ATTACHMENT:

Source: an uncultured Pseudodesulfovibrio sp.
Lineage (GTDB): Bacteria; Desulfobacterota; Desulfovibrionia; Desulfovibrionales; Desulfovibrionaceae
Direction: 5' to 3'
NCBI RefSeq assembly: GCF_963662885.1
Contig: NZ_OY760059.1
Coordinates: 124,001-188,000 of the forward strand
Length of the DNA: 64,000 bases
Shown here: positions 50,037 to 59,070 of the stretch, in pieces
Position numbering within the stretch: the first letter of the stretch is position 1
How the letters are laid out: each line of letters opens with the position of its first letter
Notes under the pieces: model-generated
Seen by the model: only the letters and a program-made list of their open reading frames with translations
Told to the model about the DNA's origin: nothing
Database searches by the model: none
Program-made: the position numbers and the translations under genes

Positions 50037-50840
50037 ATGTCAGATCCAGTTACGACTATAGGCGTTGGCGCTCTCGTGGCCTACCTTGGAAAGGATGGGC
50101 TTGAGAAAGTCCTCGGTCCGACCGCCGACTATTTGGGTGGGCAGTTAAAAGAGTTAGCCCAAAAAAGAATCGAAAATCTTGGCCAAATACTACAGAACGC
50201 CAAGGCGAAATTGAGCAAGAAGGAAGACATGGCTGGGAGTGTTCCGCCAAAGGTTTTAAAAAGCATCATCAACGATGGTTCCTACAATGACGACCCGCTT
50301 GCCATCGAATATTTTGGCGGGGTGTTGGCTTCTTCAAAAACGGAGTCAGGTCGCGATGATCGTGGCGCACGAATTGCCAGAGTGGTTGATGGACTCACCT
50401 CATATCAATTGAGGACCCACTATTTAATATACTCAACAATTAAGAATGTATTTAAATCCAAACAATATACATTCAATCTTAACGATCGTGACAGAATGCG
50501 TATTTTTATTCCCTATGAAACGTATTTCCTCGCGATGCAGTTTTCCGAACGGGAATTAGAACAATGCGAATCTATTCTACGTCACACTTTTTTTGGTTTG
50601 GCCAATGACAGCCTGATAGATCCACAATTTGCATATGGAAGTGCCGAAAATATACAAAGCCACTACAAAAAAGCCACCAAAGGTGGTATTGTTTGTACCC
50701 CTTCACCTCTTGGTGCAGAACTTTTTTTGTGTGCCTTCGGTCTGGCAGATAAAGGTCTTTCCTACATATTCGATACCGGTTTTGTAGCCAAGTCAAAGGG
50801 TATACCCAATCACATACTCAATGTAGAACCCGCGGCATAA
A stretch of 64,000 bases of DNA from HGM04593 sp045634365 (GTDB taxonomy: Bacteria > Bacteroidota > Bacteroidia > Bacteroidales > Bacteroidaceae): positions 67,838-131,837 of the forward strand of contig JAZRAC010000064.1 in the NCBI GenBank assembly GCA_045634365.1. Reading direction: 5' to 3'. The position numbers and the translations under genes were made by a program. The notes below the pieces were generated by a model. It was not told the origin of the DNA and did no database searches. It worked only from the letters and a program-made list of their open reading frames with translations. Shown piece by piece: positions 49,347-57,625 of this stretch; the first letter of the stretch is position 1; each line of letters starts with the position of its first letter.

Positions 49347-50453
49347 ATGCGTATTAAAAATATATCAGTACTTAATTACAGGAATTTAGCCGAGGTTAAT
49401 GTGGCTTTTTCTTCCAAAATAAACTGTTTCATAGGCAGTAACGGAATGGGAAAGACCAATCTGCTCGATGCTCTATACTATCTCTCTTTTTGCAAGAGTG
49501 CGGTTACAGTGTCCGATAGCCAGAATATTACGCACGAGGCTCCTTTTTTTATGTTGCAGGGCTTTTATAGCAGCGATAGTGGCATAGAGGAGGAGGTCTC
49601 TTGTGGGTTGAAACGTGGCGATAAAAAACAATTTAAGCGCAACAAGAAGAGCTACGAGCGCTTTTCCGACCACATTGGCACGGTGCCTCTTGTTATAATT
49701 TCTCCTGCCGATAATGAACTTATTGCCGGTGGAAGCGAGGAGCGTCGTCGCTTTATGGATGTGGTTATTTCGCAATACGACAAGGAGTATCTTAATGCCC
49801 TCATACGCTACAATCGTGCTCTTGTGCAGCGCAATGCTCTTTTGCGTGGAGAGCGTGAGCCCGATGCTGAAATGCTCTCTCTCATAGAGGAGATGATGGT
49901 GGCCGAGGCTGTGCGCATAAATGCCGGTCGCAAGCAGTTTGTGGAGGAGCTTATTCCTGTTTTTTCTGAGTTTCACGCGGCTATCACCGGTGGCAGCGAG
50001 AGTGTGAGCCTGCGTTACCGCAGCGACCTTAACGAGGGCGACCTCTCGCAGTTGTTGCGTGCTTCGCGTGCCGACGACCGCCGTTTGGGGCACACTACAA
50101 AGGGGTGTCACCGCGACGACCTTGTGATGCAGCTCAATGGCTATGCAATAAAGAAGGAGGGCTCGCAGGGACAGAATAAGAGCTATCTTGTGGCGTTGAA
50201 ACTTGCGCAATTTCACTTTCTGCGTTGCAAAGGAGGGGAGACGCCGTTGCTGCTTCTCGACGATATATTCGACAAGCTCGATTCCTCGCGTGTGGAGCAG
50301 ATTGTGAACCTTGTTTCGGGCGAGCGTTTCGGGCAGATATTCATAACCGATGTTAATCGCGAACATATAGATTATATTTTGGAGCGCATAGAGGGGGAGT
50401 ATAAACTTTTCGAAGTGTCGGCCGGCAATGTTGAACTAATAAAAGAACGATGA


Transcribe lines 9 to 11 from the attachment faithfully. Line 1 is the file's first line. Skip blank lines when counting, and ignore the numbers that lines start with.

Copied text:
Position numbering within the stretch: the first letter of the stretch is position 1
How the letters are laid out: each line of letters opens with the position of its first letter
Notes under the pieces: model-generated